This is precisely, Levinas will argue, what the method of phenomenology implies when it seeks to find in the known the horizon of the unknown. The only difference between traditional phenomenology and the phenomenology of Totality and Infinity, is that the former presupposes that this horizon is only more thought, whereas the latter that it is concrete experience. To discover such hidden horizons of thought is not an empty and lazy mysticism but, as we shall see, the very meaning of metaphysics. The problem with reason is that it is not rational enough, if we mean by critique the uncovering of the hidden assumptions of thought. It is not a matter of opposing irrationality to reason, for the irrationality is the very meaning of war and violence, but being more reasonable than reason by showing that its foundation is justice and ethics.
Metaphysics has always been taken to mean the search for what is other than reality. We can read this two ways: either as flight from reality, as Kant describes Plato in the opening of the Critique of Pure Reason, or has deepening of reality. Such a deepening is the desire for the other, but we should not confuse this with a lack. When I lack something, I feel a need for it. My needs, however, already constitute my reality, they are not other than it. To truly desire something is to go beyond what I myself know and possess. It can only be the desire for what is ‘absolutely other’, which is not just another item or element that completes me. The relation of desire, therefore, is one of separation and distance, rather than union or oneness. If I were to reach what I desired then I would not long desire it. It is only because it is forever out of my reach that I desire it at all. Desire, unlike need, increases the more it desires, whereas need only looks for satisfaction.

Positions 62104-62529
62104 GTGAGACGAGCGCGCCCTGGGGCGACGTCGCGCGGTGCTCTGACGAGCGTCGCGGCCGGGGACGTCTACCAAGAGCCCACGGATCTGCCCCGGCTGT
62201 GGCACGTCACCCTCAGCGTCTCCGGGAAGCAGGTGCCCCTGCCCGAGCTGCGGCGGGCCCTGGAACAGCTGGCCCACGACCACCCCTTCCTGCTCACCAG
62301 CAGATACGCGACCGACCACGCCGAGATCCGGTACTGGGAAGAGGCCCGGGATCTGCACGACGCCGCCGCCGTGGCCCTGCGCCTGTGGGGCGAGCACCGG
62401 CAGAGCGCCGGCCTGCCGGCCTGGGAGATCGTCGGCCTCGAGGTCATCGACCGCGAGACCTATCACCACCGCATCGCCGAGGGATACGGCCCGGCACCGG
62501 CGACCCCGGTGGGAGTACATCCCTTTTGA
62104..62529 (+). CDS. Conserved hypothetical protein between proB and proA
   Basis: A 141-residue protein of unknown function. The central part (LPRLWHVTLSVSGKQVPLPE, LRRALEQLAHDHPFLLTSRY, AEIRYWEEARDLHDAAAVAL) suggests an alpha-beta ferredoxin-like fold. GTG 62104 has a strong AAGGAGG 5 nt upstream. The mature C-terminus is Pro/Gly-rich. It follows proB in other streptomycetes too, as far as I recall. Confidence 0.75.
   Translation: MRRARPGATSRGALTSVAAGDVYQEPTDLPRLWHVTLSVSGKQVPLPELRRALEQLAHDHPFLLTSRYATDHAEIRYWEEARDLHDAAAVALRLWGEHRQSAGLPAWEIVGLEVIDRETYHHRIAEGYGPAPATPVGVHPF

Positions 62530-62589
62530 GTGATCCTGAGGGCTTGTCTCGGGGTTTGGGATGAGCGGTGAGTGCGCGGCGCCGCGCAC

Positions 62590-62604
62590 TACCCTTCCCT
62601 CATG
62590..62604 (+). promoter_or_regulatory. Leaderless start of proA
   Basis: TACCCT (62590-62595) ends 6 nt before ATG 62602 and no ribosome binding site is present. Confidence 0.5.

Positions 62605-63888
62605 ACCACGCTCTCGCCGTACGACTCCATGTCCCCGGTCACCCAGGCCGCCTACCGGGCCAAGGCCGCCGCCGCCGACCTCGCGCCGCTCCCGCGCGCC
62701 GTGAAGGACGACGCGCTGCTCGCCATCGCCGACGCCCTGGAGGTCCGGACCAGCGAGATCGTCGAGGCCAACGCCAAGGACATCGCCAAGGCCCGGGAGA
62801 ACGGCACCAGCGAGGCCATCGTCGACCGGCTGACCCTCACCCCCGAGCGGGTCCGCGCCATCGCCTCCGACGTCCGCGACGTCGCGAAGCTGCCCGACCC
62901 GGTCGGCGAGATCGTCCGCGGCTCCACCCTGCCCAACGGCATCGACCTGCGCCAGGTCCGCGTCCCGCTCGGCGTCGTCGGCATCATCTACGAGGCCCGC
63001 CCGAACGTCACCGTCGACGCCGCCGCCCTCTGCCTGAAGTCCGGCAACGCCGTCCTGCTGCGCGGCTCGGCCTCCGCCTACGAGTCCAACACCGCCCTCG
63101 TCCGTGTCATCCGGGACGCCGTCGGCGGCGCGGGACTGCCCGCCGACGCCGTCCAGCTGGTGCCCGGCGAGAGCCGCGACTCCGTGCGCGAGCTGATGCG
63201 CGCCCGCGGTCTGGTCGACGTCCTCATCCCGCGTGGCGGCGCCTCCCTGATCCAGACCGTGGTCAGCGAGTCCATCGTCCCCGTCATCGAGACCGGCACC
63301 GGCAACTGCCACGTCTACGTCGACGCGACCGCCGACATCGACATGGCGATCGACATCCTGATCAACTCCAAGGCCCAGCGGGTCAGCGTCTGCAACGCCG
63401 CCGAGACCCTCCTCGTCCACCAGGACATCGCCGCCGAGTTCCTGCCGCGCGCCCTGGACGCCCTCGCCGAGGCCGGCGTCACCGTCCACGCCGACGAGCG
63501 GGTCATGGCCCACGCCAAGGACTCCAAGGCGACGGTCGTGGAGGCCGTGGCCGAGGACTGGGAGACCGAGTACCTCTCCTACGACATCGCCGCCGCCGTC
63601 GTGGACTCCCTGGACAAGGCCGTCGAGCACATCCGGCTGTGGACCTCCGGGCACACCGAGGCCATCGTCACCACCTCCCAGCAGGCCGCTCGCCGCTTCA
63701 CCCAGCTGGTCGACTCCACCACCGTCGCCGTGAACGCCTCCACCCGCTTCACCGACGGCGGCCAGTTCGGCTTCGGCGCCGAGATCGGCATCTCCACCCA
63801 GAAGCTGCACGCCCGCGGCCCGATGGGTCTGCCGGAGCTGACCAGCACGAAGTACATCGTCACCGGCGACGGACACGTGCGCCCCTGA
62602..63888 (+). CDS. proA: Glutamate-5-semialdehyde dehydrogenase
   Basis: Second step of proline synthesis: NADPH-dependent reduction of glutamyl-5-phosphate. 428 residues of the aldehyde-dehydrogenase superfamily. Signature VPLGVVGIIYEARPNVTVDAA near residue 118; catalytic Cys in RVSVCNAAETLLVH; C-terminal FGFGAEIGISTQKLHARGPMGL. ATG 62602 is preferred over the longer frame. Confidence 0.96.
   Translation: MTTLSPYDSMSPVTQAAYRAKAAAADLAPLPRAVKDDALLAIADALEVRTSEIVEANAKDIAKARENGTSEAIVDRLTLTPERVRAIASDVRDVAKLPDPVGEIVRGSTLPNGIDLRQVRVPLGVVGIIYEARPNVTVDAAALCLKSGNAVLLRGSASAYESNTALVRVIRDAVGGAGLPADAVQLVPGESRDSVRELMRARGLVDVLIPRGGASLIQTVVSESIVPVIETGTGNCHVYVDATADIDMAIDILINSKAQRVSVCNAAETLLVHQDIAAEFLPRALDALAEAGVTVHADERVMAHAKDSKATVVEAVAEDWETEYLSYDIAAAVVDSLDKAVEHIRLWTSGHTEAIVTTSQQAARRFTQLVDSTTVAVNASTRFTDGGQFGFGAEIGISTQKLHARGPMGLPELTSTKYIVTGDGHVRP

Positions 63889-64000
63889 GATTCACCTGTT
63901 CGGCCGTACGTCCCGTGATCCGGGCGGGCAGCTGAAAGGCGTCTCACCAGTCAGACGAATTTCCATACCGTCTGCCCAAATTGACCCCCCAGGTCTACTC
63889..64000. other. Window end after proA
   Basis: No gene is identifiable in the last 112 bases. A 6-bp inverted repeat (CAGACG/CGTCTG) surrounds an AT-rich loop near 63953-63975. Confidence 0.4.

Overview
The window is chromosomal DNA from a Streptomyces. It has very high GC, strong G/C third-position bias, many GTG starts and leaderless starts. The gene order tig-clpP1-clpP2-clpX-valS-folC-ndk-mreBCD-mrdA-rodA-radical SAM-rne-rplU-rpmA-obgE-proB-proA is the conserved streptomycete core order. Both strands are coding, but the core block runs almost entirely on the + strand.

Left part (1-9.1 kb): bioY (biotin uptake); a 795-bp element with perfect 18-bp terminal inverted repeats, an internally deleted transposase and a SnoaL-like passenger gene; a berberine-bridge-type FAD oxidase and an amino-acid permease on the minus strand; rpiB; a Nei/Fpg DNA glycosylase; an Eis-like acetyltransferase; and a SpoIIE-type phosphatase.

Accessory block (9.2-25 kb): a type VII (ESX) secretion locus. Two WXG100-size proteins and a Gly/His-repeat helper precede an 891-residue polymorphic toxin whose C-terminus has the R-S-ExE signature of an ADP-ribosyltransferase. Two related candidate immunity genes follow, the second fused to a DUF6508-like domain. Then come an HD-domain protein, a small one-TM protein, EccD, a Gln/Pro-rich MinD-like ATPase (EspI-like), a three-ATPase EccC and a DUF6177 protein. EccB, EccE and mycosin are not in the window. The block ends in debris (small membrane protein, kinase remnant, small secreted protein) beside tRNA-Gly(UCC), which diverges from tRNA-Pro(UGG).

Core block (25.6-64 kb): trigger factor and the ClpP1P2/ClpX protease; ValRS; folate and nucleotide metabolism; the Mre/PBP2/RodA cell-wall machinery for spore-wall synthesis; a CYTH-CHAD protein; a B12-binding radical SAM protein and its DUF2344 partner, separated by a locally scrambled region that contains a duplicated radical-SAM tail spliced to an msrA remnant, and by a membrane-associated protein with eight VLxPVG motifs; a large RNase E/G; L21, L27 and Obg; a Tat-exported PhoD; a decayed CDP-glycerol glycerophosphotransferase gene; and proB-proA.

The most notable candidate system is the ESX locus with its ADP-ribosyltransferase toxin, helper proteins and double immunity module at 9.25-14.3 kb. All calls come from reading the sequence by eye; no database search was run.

Only if what is desired it out of reach, is desire infinite. The infinity of desire comes from the side of the other rather than me. Only because there is an experience of the other is there a difference between need and desire. Otherwise, I would only need others, as I need sustenance and they would become part of me as the food I eat. The difference between my desire for others and my needs, Levinas calls the ‘height’ of the other. This height is not a dimension like any other because the other is not out of reach like the cake on the table is out of reach of the child’s hand, but because no conception I have of the other could ever totally comprehend what the other is. Such is the invisibility of the other. They escape any possible viewpoint or context that I might already have of them. You are more than the colour of your skin, the shape of your eyes, or the culture that you belong.
In the distance between the desired and desire there is the break with totality, for they do not exist at the same level. To desire someone is not to cross the distance between your desire and the one desired but to maintain it. If you were to treat them equally, then you would destroy the difference between you. Both are separate from one another, but at the same time in relation to one another. The relation does not destroy the distance or the difference between them. This is not just a formal relation but a concrete experience. The other is not other than me because I have an idea that it is ‘not me’. Rather, it really is other than me. Separation is produced. This means alterity (the distance and separation of the other) is not the same as negativity. For what is negated belongs to the same system of meaning as the negator, since we are merely opposite sides of the same coin. Rather than negative, alterity is the superlative. The other, whom I desire, is more than me, rather than not me.